This could be the BBC’s “Phone-hacking moment” is one of the comments I have heard following the backlash against the BBC Panorama interview with Princess Diana in 1995.

The fallout continues, with Martin Bashir, making an apology of sorts in an exclusive newspaper interview over the weekend.

But there are wider issues here and two questions which need to be answered urgently:

  1. Why did the BBC re-hire Martin Bashir as Religious Affairs Correspondent in 2016?
  2. Is this the tip of the iceberg? How many more BBC interviews have been secured in breach of BBC Guidelines?

Has trust in the BBC been eroded?

The BBC is at the heart of serious journalism, not just in this country but throughout the world.

Social media challenges serious journalism globally, because there is little or no “fact checking” or Guidelines in place. Anyone can write virtually anything – unchallenged on Social Media, but people still tune in to the BBC for a more trustworthy representation of “truth”, accuracy and what is really happening in the world.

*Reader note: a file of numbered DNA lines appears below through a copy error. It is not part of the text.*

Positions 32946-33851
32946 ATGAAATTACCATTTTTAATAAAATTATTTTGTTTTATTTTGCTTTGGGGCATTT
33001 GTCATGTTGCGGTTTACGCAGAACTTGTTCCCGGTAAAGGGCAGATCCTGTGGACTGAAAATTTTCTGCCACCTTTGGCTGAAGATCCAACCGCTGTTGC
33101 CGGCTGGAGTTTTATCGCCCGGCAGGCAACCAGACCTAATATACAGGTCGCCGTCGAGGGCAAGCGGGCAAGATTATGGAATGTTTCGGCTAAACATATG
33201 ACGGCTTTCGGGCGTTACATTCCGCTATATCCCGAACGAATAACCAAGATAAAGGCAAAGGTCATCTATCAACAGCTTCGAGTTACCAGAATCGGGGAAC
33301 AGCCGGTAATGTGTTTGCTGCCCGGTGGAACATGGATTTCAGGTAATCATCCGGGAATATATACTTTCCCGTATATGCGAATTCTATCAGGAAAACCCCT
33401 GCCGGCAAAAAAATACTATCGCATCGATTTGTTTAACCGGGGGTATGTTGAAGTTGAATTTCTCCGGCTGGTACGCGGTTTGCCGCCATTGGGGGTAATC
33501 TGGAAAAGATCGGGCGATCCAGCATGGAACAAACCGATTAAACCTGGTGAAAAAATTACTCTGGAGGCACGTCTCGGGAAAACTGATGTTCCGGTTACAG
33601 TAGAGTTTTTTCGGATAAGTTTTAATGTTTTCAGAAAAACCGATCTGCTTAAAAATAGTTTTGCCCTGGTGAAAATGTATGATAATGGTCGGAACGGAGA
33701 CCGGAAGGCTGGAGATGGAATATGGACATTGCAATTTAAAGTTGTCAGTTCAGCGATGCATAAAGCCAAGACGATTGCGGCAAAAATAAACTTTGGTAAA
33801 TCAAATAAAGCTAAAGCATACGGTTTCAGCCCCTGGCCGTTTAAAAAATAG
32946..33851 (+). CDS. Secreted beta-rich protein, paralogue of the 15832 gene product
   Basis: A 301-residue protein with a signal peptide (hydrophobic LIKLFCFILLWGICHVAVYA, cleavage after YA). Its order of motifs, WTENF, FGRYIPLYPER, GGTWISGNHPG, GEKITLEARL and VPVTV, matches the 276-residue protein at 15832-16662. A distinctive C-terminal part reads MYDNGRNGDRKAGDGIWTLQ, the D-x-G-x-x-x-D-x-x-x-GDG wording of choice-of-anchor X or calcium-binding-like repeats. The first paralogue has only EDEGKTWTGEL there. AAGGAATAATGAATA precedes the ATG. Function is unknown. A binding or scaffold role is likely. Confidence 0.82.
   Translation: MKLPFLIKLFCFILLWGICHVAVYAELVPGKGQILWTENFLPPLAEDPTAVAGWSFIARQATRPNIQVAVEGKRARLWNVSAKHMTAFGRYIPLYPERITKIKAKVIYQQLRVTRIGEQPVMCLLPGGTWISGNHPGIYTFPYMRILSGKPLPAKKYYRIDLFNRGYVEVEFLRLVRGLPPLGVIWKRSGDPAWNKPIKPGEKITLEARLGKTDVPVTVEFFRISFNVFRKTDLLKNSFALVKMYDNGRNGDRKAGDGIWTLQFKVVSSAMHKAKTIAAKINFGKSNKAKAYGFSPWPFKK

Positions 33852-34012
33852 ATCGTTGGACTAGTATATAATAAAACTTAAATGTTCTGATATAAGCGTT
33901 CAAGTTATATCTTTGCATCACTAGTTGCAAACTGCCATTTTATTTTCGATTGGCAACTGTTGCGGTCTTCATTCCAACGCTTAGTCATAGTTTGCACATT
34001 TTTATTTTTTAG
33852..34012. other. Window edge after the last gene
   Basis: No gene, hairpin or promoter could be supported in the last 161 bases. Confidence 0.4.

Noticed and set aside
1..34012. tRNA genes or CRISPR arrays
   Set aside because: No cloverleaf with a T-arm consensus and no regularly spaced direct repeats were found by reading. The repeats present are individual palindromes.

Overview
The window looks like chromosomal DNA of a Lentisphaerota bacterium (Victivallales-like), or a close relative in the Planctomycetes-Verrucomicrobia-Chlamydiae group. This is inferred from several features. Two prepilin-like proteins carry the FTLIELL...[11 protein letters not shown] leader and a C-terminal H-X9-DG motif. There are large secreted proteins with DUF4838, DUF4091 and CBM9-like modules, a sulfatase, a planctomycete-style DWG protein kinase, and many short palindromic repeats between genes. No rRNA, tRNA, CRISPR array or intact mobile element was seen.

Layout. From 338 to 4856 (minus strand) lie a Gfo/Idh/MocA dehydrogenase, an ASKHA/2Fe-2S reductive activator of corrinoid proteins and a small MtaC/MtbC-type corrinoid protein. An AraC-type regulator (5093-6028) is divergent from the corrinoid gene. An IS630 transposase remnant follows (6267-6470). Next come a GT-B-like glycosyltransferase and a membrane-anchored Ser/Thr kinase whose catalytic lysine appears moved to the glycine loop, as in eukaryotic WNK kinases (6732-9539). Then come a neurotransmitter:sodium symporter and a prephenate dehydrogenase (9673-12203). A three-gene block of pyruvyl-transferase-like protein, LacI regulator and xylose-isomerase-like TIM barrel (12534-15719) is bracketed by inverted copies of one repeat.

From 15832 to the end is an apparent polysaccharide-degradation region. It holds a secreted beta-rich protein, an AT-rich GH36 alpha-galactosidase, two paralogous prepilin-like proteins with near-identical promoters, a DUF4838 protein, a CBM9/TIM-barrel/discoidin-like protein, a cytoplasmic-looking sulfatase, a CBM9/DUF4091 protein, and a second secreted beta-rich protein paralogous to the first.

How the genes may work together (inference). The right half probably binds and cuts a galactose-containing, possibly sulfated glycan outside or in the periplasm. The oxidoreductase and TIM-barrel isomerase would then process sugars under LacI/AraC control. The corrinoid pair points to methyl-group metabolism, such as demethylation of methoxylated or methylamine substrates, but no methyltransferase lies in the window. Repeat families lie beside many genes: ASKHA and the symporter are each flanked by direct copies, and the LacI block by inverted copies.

The whole Bashir affair is in danger of eroding the “aura” of trust which the BBC still has to this day. This needs to be restored.

Call for Root and Branch Investigation into BBC Investigative Journalism

Director General Tim Davie has done the right thing in coming out and saying he accepts the findings of the Dyson Report in full. He now needs to carry that through by asking Lord Dyson to undertake a root and branch investigation into all aspects of investigative journalism undertaken by the BBC – at all levels.

Otherwise the whole BBC is could suffer, with the reputations of other TV and Radio programmes tarnished by what happened 25 years ago.

Andrew Carapiet is Director and Co-Founder of media training consultancy Media Friendly,

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